Freed Medical Marijuana Activist Voices New Praise for Jail Staff
Steve Kubby, a California medical marijuana pioneer who was forced to return from Canada earlier this year and was thrown into jail, earned his freedom Monday after serving a third of the four-month sentence his doctor predicted might kill him.
Placer County jail officials said Kubby’s release after 40 days came because of his good behavior in custody and their need to reduce crowding under a federal court order.
Kubby has spent the last six years vociferously fighting Placer County authorities over his conviction for possession of a peyote button and a psychedelic mushroom. But his early release underscored a sudden shift in his once bitter attitude toward law enforcement authorities.
In jail, Kubby lost 25 pounds, yet said he gained respect for his jailers and the medical staff who tended to the rare -- and typically terminal -- form of adrenal cancer he has been treating with marijuana for three decades.
“I realized the taunting and skepticism about my condition that I experienced when I was first jailed here in 1999 was not present with any of the jail staff this time,” said Kubby, a onetime Libertarian gubernatorial candidate and early backer of California’s watershed 1996 medical marijuana initiative. “I realized that these guys were getting heat over me, and they didn’t deserve it.”
The first days of his incarceration were marked by loud criticism of Placer County officials by medical marijuana activists who worried that Kubby might die in jail without access to marijuana. His blood pressure, normally 120 over 80, jumped to 170 over 120 and blood appeared in his urine.
But soon after he arrived in the Placer County jail, Kubby started using Marinol -- a legal, synthetic form of THC, marijuana’s psychoactive ingredient -- to thwart increases in his blood pressure that doctors say could be lethal.
His condition stabilized, and Kubby wrote to his jailers and the medical staff apologizing for negative publicity during the first days of his incarceration. In the letter, Kubby said he had “developed a profound respect for the professional and highly dedicated staff and officers here.”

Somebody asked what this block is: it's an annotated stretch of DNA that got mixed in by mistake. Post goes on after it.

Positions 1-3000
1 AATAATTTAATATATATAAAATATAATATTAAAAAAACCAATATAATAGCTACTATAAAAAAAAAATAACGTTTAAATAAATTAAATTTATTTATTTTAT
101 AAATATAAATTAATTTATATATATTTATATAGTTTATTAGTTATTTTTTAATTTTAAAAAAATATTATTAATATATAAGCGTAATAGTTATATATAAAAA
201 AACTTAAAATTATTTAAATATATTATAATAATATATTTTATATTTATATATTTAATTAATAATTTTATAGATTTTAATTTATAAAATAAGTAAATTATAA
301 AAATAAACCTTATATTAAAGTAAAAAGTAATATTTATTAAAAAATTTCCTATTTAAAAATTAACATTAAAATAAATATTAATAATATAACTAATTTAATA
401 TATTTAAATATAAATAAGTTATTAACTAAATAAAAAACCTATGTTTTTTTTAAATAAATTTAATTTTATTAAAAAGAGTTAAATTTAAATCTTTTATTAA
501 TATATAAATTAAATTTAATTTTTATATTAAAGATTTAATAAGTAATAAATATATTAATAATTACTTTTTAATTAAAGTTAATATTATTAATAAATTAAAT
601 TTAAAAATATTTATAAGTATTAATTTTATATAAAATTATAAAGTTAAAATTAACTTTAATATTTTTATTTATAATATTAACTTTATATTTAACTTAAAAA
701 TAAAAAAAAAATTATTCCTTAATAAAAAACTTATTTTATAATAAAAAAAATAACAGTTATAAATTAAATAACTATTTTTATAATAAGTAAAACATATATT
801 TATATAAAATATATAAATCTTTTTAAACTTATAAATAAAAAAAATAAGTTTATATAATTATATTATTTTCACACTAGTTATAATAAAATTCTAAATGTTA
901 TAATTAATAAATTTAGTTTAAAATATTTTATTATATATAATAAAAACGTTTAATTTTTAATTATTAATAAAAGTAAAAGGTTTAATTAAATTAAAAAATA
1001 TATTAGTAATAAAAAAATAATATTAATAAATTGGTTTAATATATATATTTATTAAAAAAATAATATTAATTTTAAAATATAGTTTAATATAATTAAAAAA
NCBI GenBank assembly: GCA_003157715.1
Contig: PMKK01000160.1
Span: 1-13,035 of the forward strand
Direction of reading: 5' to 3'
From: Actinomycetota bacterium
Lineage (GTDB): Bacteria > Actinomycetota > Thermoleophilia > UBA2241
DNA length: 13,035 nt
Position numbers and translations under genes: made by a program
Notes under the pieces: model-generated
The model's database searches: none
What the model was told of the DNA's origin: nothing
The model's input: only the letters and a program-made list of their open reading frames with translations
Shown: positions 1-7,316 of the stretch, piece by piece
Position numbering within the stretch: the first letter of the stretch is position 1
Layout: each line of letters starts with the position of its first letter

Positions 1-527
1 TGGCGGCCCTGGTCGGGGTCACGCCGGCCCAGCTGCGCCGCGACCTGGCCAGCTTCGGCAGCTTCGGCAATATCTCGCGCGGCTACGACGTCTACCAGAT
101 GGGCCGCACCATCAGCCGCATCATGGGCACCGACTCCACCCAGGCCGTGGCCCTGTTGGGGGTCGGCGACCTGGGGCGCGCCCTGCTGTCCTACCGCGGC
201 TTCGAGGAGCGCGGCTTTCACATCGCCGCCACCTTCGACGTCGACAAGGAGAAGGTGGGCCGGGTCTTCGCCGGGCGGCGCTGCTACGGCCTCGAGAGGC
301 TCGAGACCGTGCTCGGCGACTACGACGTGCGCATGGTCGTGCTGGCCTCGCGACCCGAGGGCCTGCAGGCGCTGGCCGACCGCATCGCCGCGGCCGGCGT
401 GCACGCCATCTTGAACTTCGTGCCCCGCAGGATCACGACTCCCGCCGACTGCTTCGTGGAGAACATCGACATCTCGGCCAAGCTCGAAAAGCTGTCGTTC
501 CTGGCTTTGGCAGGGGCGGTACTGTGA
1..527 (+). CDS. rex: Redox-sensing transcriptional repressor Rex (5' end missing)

The short note eventually found its way to Placer County Sheriff Ed Bonner, who met with Kubby last week.
“He said it was an honor to meet me,” Kubby said Monday after his release. “I was floored. I got the feeling he was sincere, genuine, and got it. He said he wanted to talk to prosecutors about burying the hatchet.”
Kubby’s travails date back to the weeks after his failed run for governor in November 1998. Spurred by a tip that Kubby had been selling marijuana to finance his gubernatorial campaign, a drug enforcement task force raided his home near the Squaw Valley ski area.
Kubby beat the marijuana sales charges after his attorneys argued that his 265-plant basement garden was necessary to produce the crop he needed to control the cancer. But the jury convicted Kubby on two counts of possessing a psychedelic mushroom and a peyote button.
Before his sentencing in 2001, Kubby moved to Canada with his wife and two young children. In Canada, Kubby won permission to grow a huge medical marijuana garden but failed to win his bid to become a political refugee. His appeals to stay were exhausted early this year. Kubby flew back to California on Jan. 26 and was whisked off the jet by police at San Francisco International Airport.
Although a free man Monday, Kubby still faces a March 14 hearing for failing to appear at his original sentencing five years ago.
When his legal issues are finally resolved, Kubby said, he intends to settle in South Lake Tahoe, where he hopes his two daughters can continue to pursue their amateur skiing careers.
He also plans to continue using pot as his medicine.
“The sooner I get the whole plant the better,” Kubby said. “You can’t argue with 30 years of medical success.”